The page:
7. "Not me but my cousin. He's a real holier-than-thou jerk, and no one blamed her for wanting to leave him. He was always pulling crap about how the woman should serve the man and all that. Well, after the divorce was finalized, she got a terrible deal out of it. She didn't work because he convinced her it wasn't the woman's place. She had a bad lawyer, while he had some hot shot. He walked away with the house, the cars, and partial custody of the kids. Meanwhile, she had no credit, no higher education, and hadn't worked for the last 20 years."

"Naturally, after the divorce got finalized and reality set in, she wanted to go crawling back."

u/cutesarcasticone

A woman holding a wedding ring and covering her face with her hand

8. "My abusive, narcissist father served my mother divorce papers to 'teach her a lesson about how much she meant to [him] and would help her appreciate [him] more,' even though he didn't really want a divorce at all (his words), and she went through with it. They've been divorced 10 years, and she is incredibly happy. He is remarried and still hopelessly in love with and obsessed with my mother. Best thing that ever happened to her."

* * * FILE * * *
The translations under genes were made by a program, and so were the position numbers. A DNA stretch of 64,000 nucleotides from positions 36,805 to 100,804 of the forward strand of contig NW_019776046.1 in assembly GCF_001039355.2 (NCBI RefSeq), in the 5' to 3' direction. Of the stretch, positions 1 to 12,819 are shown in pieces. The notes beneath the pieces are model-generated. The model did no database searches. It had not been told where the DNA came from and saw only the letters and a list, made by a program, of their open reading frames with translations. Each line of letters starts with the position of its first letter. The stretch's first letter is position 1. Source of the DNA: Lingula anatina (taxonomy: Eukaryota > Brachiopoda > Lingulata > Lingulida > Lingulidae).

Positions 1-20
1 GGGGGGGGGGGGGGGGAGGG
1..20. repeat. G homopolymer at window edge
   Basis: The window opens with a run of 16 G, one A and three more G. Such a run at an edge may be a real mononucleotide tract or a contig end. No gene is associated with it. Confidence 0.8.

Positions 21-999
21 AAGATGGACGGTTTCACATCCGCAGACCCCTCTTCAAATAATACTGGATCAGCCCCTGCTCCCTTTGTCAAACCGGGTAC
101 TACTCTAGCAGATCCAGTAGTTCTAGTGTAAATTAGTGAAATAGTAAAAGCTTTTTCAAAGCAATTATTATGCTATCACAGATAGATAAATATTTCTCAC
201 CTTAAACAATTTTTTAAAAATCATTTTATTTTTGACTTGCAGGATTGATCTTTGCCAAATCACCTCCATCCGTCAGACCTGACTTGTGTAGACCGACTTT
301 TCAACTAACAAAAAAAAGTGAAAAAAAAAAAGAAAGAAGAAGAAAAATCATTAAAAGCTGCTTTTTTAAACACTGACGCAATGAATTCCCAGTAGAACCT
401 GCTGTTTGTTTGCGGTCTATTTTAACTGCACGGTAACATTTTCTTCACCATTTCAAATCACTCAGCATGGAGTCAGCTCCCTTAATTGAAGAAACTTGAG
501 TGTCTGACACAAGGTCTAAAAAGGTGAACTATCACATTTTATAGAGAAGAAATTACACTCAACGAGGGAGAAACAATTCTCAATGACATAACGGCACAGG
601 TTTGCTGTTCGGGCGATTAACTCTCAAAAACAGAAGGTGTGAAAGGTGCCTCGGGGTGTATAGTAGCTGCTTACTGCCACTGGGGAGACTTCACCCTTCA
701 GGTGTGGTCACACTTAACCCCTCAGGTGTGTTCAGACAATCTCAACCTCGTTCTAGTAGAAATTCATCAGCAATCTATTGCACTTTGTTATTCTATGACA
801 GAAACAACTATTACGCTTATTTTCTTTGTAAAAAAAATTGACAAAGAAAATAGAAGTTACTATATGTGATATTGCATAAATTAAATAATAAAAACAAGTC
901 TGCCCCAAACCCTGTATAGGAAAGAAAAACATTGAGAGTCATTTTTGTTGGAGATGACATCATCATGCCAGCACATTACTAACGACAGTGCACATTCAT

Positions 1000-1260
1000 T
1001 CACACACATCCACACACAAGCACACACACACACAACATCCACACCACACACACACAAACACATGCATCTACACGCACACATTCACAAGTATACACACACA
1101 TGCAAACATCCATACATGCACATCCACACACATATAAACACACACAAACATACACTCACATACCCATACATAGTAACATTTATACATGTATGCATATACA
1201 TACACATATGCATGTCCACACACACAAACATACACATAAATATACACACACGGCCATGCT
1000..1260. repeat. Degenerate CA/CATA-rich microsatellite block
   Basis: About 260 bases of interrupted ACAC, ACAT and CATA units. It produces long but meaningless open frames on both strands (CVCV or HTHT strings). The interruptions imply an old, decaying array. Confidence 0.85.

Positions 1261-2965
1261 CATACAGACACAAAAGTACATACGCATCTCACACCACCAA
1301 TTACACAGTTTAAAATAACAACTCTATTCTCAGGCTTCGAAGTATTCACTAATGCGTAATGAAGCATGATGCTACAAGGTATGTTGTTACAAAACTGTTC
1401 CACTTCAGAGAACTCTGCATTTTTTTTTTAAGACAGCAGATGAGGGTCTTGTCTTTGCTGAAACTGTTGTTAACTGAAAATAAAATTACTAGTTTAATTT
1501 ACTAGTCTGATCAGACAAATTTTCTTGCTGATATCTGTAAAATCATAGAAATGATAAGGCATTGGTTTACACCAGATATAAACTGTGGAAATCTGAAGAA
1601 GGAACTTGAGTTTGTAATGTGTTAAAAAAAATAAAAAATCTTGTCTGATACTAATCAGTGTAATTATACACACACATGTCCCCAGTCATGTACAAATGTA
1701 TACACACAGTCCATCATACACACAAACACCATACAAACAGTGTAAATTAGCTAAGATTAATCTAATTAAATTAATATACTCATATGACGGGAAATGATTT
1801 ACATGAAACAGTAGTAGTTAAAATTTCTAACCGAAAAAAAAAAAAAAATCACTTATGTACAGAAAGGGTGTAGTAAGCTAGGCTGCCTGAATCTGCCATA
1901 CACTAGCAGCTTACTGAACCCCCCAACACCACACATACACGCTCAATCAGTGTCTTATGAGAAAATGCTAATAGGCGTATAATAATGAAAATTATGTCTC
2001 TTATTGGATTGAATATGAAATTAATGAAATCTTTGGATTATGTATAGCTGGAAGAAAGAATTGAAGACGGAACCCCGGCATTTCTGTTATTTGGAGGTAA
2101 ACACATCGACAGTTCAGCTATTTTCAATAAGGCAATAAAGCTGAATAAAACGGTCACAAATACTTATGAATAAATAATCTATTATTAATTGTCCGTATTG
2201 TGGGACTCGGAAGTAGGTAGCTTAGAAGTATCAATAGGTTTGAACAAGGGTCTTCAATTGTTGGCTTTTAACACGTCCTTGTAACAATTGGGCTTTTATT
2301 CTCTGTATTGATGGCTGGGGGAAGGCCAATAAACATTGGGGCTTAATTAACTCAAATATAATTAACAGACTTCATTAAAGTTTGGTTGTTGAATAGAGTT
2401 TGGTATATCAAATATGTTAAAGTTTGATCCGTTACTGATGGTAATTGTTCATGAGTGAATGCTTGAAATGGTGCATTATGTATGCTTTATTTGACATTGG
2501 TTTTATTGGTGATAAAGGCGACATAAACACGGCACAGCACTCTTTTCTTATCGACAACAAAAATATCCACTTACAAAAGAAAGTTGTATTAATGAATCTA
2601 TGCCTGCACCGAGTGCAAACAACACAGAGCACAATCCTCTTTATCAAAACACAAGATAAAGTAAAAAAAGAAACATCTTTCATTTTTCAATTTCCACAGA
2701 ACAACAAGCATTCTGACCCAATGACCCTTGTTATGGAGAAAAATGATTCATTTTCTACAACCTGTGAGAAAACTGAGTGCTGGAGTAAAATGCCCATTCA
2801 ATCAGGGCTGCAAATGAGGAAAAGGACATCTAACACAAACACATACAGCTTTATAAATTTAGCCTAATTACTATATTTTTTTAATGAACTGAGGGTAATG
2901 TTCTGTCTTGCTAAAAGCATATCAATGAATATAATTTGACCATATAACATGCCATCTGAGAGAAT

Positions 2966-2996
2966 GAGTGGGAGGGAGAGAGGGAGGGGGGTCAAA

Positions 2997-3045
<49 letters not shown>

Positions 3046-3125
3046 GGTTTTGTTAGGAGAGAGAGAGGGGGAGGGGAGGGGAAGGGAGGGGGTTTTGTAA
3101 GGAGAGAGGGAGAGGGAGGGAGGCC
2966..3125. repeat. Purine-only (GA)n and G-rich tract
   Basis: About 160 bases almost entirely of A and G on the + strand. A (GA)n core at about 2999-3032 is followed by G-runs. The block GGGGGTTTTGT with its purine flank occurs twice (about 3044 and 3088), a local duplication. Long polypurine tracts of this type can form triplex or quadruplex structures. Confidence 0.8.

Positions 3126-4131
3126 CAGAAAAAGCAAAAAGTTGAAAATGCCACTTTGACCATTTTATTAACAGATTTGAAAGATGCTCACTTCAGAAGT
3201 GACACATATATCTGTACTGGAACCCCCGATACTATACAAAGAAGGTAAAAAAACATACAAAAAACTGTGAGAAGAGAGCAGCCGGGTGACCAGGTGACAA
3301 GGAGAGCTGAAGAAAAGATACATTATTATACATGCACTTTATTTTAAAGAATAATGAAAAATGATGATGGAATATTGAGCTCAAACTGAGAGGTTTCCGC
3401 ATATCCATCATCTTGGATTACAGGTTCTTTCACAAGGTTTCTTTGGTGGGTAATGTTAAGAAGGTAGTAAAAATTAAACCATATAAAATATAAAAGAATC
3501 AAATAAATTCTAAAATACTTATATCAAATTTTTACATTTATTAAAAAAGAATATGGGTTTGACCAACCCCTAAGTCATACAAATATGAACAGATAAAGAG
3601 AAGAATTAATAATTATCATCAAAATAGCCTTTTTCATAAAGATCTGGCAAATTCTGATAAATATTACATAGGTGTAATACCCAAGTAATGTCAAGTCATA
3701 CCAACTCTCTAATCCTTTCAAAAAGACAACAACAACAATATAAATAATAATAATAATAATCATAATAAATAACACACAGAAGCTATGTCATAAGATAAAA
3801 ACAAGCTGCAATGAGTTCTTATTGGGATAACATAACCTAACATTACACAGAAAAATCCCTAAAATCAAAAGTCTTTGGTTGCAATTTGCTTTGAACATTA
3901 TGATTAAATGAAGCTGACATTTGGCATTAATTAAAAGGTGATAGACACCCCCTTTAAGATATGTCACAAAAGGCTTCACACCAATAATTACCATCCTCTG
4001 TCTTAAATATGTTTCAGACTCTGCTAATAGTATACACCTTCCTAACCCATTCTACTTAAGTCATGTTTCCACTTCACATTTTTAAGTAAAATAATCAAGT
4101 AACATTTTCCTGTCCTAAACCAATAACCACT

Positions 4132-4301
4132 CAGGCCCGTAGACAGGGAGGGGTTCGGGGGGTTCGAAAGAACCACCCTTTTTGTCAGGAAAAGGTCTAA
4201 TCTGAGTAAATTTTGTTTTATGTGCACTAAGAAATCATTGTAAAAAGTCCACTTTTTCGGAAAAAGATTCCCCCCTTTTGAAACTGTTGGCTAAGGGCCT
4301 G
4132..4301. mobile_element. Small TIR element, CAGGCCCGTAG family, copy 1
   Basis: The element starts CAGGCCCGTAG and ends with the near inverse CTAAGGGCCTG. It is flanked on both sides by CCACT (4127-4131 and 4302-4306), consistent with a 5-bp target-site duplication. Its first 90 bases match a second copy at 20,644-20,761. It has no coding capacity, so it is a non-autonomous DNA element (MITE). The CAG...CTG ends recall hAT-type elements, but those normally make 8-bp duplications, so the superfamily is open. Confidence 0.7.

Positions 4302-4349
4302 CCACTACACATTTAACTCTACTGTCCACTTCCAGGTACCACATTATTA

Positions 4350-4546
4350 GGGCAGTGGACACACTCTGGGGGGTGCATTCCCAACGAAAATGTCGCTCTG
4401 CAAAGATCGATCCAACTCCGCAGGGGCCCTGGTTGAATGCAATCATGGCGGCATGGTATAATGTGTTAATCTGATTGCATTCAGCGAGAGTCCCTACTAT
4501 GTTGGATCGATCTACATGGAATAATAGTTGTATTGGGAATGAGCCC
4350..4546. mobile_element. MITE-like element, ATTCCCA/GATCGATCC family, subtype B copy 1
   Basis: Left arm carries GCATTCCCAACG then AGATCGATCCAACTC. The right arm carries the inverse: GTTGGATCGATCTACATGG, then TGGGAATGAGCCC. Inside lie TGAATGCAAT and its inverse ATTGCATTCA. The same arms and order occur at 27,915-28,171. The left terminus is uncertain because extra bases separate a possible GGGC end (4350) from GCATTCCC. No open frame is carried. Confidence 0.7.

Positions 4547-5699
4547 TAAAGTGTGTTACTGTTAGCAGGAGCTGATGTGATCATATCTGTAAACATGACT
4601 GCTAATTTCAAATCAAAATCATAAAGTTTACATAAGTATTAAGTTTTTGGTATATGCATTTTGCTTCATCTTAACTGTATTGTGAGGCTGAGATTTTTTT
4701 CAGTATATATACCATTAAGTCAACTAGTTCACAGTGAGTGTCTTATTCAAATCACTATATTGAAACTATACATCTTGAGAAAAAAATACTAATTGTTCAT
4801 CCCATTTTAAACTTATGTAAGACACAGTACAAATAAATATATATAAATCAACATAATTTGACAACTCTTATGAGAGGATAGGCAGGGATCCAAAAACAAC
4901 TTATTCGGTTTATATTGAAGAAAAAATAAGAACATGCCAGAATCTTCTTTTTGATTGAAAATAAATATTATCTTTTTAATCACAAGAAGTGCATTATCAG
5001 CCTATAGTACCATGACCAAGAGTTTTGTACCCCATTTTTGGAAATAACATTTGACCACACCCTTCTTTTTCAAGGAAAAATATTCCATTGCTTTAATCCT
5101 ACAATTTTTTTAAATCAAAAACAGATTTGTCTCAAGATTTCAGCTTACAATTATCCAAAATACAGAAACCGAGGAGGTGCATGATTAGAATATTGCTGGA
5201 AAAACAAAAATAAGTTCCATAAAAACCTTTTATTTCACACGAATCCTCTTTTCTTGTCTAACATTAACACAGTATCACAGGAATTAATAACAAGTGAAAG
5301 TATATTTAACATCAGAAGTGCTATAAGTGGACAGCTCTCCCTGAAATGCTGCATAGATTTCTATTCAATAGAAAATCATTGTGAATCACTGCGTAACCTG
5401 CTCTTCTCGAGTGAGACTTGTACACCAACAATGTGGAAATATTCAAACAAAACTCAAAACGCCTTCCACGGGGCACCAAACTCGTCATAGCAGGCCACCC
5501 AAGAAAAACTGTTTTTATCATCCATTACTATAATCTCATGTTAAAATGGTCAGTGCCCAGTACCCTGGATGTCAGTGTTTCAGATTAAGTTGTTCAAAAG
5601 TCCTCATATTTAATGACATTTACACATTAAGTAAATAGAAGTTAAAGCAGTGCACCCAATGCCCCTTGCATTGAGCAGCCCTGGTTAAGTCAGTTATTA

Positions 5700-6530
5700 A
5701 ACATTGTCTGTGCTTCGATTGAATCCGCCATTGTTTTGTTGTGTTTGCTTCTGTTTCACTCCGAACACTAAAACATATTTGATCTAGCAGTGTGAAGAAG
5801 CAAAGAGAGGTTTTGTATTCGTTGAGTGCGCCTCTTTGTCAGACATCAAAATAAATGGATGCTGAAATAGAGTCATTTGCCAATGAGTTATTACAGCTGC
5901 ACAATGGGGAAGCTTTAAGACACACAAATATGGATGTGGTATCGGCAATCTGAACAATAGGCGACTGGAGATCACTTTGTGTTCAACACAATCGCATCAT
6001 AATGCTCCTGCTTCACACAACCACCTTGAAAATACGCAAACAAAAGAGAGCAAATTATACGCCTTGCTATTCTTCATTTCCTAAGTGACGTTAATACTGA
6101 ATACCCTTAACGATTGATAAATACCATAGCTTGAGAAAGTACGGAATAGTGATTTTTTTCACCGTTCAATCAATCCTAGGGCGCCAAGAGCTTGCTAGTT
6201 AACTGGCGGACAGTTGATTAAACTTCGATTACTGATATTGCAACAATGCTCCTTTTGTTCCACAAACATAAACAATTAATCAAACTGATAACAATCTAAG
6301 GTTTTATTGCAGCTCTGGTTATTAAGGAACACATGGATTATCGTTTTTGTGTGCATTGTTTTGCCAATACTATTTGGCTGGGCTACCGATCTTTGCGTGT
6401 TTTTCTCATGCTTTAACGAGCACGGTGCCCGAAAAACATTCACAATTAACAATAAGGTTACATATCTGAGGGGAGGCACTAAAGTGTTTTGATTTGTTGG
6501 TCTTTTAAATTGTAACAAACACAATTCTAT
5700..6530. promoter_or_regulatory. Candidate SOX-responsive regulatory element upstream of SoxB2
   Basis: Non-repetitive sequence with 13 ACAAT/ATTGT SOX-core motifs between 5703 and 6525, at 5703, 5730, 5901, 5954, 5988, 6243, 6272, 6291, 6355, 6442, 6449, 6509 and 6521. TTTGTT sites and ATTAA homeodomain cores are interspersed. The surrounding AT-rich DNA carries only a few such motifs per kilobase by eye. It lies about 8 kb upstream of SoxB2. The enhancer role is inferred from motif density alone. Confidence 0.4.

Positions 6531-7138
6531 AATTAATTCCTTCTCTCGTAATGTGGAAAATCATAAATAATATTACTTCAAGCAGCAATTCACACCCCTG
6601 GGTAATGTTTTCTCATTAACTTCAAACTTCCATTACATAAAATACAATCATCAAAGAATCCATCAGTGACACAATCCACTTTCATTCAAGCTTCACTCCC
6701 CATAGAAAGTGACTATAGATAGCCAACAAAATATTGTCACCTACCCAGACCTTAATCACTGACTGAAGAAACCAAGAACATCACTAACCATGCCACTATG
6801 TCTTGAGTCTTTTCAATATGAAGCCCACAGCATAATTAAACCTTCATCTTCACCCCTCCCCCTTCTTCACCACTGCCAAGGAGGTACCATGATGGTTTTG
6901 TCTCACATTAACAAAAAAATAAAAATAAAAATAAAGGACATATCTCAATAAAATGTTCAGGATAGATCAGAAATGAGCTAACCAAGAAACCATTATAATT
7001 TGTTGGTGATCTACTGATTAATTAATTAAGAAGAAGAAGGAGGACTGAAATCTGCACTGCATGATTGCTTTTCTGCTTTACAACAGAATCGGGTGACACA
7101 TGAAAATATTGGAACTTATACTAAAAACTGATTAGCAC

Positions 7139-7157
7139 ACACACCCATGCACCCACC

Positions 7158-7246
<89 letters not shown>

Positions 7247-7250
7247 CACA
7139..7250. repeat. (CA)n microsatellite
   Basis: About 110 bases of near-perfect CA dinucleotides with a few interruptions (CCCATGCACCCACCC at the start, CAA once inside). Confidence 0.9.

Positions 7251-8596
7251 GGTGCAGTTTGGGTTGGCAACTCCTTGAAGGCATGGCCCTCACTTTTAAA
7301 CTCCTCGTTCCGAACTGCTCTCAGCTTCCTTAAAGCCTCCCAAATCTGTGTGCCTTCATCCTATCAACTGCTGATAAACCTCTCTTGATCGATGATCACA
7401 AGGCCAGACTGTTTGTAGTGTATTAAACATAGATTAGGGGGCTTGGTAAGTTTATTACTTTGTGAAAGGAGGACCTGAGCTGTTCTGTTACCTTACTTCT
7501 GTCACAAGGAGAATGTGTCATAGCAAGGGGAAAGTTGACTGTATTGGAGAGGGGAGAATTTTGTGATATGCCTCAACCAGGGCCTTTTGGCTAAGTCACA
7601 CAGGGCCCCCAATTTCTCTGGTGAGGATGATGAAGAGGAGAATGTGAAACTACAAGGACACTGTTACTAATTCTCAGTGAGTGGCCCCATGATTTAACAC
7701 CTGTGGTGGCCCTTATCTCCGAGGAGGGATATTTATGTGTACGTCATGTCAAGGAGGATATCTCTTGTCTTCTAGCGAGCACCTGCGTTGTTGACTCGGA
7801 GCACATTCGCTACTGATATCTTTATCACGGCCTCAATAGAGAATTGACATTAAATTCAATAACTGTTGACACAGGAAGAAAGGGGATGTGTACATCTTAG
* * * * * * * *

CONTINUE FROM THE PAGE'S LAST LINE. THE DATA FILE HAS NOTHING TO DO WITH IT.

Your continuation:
u/martinhth

9. "Not divorced yet. I was unhappy and left her after over a decade being married. There were good years, there were bad years. I moved out, and she started seeing other dudes immediately. I waited and eventually found someone I care about. Meanwhile, she delayed the divorce proceedings over and over again. Nowadays, she wants me back and mentions everything from wanting to change to accepting a few ground rules that really needed to change. I'm torn the fuck up. I really, really like my girlfriend, but sometimes I sit and wonder if it could be fixed and whether not giving my ex a second chance is actually bad on my part. It's awful."